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“From this century, in France, three names will remain: de Gaulle, Picasso, and Chanel.” –André Malraux Coco Chanel created the look of the modern woman and was the high priestess of couture. She believed in simplicity, and elegance, and freed women from the tyranny of fashion. She inspired women to take off their bone corsets and cut their hair. She used ordinary jersey as couture fabric, elevated the waistline, and created bell-bottom trousers, trench coats, and turtleneck sweaters. In the 1920s, when Chanel employed more than two thousand people in her workrooms, she had amassed a personal fortune of $15 million and went on to create an empire. Jean Cocteau once said of Chanel that she had the head of “a little black swan.” And, added Colette, “the heart of a little black bull.” At the start of World War II, Chanel closed down her couture house and went across the street to live at the Hôtel Ritz. Picasso, her friend, called her “one of the most sensible women in Europe.” She remained at the Ritz for the duration of the war, and after, went on to Switzerland. For more than half a century, Chanel’s life from 1941 to 1954 has been shrouded in vagueness and rumor, mystery and myth. Neither Chanel nor her many biographers have ever told the full story of these years. Now Hal Vaughan, in this explosive narrative—part suspense thriller, part wartime portrait—fully pieces together the hidden years of Gabrielle “Coco” Chanel’s life, from the Nazi occupation of Paris to the aftermath of World War II. Vaughan reveals the truth of Chanel’s long-whispered collaboration with Hitler’s high-ranking officials in occupied Paris from 1940 to 1944. He writes in detail of her decades-long affair with Baron Hans Günther von Dincklage, “Spatz” (“sparrow” in English), described in most Chanel biographies as being an innocuous, English-speaking tennis player, playboy, and harmless dupe—a loyal German soldier and diplomat serving his mother country and not a member of the Nazi party. In Vaughan’s absorbing, meticulously researched book, Dincklage is revealed to have been a Nazi master spy and German military intelligence agent who ran a spy ring in the Mediterranean and in Paris and reported directly to Nazi propaganda minister Joseph Goebbels, right hand to Hitler. The book pieces together how Coco Chanel became a German intelligence operative; how and why she was enlisted in a number of spy missions; how she escaped arrest in France after the war, despite her activities being known to the Gaullist intelligence network; how she fled to Switzerland for a nine-year exile with her lover Dincklage. And how, despite the French court’s opening a case concerning Chanel’s espionage activities during the war, she was able to return to Paris at age seventy and triumphantly resurrect and reinvent herself—and rebuild what has become the iconic House of Chanel.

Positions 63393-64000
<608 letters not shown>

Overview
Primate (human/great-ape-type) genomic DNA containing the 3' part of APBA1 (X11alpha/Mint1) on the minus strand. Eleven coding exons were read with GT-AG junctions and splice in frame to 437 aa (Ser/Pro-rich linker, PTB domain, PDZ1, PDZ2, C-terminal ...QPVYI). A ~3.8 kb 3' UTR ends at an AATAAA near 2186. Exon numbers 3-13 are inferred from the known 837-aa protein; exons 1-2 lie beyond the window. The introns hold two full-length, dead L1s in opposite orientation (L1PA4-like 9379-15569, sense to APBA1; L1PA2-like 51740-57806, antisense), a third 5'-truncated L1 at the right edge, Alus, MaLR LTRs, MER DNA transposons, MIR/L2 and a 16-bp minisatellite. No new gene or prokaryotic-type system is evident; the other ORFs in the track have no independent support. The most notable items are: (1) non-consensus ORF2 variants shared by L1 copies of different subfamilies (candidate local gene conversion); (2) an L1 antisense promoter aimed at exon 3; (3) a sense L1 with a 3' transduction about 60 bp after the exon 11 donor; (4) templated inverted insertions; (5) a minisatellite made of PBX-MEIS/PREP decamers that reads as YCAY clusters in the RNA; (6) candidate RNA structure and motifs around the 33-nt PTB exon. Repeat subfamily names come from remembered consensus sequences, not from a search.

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Fritzsche deciphers the puzzle of Nazism's ideological grip. Its basic appeal lay in the Volksgemeinschaft - a "people’s community" that appealed to Germans to be part of a great project to redress the wrongs of the Versailles treaty, make the country strong and vital, and rid the body politic of unhealthy elements. Diaries and letters reveal Germans' fears, desires, and reservations, while showing how Nazi concepts saturated everyday life.